Throw in that both boxers are shoo-ins for the hall of fame in their first year of eligibility, and you have a can’t-miss matchup. Every fan should have this date circled on their calendar.

With all the great battles they’ve been involved in, Gonzalez and Estrada likely don’t have too many fights left near their peak forms. Enjoy them while they’re here. Dec. 3 can’t come soon enough. — Coppinger

Regis Prograis vs. Jose Zepeda (Nov. 26)

Former champion Regis Prograis, above, is fighting once again for a 140-pound world title. Al Bello/Getty Images for Triller

Give me Prograis’ upcoming bout against Zepeda. In 2019, Prograis gave Taylor all he could handle in the World Boxing Super Series junior welterweight tournament finale. Taylor squeaked out a majority decision on his way to eventually becoming the undisputed junior welterweight champion.

Since then, however, Prograis has been one of boxing’s forgotten men. He left DiBella Entertainment for the upstart Probellum, which is backed by Golden Boy ex Richard Schaefer. The list of Prograis opponents since Taylor is underwhelming, especially given how good Prograis looked against Taylor, whose quality has been proven aside from the gifted win he received against Jack Catterall back in March.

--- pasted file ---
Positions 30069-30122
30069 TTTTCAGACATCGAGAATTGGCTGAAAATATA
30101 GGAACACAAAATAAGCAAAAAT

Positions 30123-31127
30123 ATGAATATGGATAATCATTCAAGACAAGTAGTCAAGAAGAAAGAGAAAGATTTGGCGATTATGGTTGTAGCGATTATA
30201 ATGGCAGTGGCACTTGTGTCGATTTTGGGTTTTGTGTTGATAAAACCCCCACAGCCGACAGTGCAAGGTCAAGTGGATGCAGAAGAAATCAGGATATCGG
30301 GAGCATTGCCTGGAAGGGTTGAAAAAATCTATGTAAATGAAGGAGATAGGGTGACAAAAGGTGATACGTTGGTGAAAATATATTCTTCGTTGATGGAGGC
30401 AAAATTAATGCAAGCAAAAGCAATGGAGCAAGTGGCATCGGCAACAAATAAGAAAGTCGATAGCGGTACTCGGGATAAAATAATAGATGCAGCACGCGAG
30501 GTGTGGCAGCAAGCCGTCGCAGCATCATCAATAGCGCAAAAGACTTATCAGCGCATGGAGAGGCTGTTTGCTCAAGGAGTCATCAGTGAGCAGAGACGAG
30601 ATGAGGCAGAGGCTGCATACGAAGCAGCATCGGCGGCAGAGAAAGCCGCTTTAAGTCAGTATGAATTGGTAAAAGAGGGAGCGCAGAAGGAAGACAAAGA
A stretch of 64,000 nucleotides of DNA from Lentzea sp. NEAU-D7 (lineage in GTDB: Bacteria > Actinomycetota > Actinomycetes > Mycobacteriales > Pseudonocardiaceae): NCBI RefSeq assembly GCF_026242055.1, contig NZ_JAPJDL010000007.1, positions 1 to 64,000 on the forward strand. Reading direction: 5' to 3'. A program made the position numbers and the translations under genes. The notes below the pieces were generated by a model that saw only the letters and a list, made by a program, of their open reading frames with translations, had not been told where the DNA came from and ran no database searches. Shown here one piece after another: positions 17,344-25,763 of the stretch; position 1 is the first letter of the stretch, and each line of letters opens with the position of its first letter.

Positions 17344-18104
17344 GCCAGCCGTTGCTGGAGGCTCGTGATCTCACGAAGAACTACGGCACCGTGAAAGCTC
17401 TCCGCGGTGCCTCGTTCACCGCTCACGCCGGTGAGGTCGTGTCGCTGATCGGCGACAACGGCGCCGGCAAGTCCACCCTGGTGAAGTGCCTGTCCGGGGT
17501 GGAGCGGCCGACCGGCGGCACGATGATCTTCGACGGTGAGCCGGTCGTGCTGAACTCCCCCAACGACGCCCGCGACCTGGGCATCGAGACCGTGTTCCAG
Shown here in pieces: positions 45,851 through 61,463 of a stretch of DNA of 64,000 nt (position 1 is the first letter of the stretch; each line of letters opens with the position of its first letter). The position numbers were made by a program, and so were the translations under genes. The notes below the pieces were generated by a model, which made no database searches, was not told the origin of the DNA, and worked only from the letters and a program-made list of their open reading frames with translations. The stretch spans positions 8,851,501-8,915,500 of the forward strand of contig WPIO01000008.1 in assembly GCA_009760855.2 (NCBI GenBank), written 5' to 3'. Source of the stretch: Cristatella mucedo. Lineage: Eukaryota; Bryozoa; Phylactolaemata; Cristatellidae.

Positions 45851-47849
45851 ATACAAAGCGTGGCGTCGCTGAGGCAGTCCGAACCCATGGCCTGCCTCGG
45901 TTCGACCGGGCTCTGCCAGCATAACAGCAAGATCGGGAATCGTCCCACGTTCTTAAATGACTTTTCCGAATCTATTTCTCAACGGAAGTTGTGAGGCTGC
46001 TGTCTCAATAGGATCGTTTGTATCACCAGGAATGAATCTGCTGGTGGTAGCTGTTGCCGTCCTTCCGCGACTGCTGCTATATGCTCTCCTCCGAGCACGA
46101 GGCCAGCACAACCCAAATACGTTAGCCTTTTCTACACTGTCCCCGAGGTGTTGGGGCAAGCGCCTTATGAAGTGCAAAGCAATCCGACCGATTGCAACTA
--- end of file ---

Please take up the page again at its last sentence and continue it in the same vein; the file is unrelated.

Prograis is 33 and should be considered a major player in the 140-pound division. He’s taking on Zepeda for the vacant WBC title on Nov. 26. Zepeda has just two losses, with one of them being a majority-decision loss to Jose Ramirez.

The oddsmakers believe this is a competitive fight. Prograis is a -280 favorite over Zepeda. Their bout will show whether Prograis can live up to the promise he showed earlier in his career. — Baby

Josh Taylor vs. Jack Catterall 2 (early 2023)

Junior welterweight champion Josh Taylor, left, defeated Jack Catterall in March with a controversial split decision. Paul Devlin/SNS Group via Getty Images